hello fellow industry professionals,
today is juneteenth. juneteenth recognizes the end of slavery in the US, when the emancipation proclamation reached texas (which was then the most remote confederate state) on june 19, 1865. on that date slaves were to be “fully free.”
although slavery was officially “ended” on this day it is clear from reading the news that many of our fellow citizens don’t feel “fully free.” it is clear from watching the news that racism remains a big problem in our world.
when i was a young boy, over 50 years ago our family experienced a first hand taste of racism. after a week long vacation in florida (at the boxwood motel) our very tanned family drove home. we stopped to eat at a diner in georgia. after waiting a very long time for service the head cook came over and asked to talk to my dad. my dad came back to the table and told us we had to leave immediately. we were all very confused. in the car my dad explained that the cook told him, “we don’t serve your kind here.”
that was my introduction to racism. it was my first and only taste of being a “victim” of racism. i have never again had any experience or have any fear about being a “victim” of racism. i live a life that is “fully free” of worry about being a victim of racism.
when the police stop me, my biggest fear is whether i am going to get a ticket.
when the police stop some of our black brothers and sisters, their biggest fear is whether they are going to die.
i encourage all of us to do some reflecting today, and over the next few days, to see what we can do to help all people live a life that is “fully free.”
first, we need to reflect on our own thoughts and feelings and be sure we are “fully free.” we need to be sure that we are “fully free” of thoughts of prejudice and racism. a simple, but powerful test would be to watch the news. if we experience feelings that are racially charged, anger or outrage about a race or class of people rather than anger and outrage at the behavior of people without regard to their race or class then we are NOT “fully free.”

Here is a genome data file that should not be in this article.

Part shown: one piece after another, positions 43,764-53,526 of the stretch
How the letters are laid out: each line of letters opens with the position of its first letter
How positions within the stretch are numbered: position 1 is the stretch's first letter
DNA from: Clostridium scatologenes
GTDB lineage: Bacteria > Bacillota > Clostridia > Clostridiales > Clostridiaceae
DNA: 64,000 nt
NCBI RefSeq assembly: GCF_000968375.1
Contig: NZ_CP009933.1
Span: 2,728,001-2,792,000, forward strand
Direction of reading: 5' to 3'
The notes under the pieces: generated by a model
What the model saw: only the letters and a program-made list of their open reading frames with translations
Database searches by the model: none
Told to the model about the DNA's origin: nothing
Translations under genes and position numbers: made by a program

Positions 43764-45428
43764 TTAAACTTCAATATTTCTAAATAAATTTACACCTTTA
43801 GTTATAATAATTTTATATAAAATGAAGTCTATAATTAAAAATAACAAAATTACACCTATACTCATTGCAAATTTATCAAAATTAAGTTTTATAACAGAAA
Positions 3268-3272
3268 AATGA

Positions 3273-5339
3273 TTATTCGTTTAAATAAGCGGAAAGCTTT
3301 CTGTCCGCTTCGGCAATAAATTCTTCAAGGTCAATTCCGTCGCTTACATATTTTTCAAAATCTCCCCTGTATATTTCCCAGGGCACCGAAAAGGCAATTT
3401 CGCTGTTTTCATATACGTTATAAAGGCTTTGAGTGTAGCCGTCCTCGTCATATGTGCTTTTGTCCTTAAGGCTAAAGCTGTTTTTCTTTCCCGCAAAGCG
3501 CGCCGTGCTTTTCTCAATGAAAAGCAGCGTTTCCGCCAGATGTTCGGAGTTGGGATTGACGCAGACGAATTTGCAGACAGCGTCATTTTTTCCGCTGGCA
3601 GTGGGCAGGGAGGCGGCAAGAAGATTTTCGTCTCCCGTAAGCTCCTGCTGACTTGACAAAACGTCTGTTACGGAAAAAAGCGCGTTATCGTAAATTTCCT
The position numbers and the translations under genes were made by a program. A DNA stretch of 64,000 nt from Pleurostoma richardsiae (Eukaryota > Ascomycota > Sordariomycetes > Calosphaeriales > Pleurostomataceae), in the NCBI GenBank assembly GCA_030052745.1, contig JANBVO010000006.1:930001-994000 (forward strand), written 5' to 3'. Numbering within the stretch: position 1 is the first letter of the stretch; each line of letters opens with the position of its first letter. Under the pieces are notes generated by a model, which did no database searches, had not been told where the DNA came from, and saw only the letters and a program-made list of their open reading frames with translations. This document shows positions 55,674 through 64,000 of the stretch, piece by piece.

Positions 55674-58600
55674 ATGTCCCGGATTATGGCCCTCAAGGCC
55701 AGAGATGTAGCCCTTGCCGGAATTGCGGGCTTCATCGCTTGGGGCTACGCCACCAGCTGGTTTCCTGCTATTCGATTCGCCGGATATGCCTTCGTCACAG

second, we need to work to replace any feelings or attitudes that are racist or prejudiced with feelings of compassion and love. compassion and love toward our brothers and sisters in life. it is only with compassion and love that we will fill our hearts so there is no room for racism or prejudice. it is only with compassion and love that we can be “fully free” of racism and prejudice.
then, when are all “fully free” of racism and prejudice, our black brothers and sisters and all people can be “fully free” to live life without racism or prejudice.
vera and i want to make it perfectly clear on this special day that we will not tolerate racism or prejudice of any kind within our proforma family. more important, we encourage all of us to examine our hearts; fill our hearts with love and compassion; and live in a world we all deserve. a world filled with life, liberty and the pursuit of happiness and our dreams.
may god bless you and all of us.
p.s. thank you to proforma affiliate owner matt del valle for your encouragement and feedback.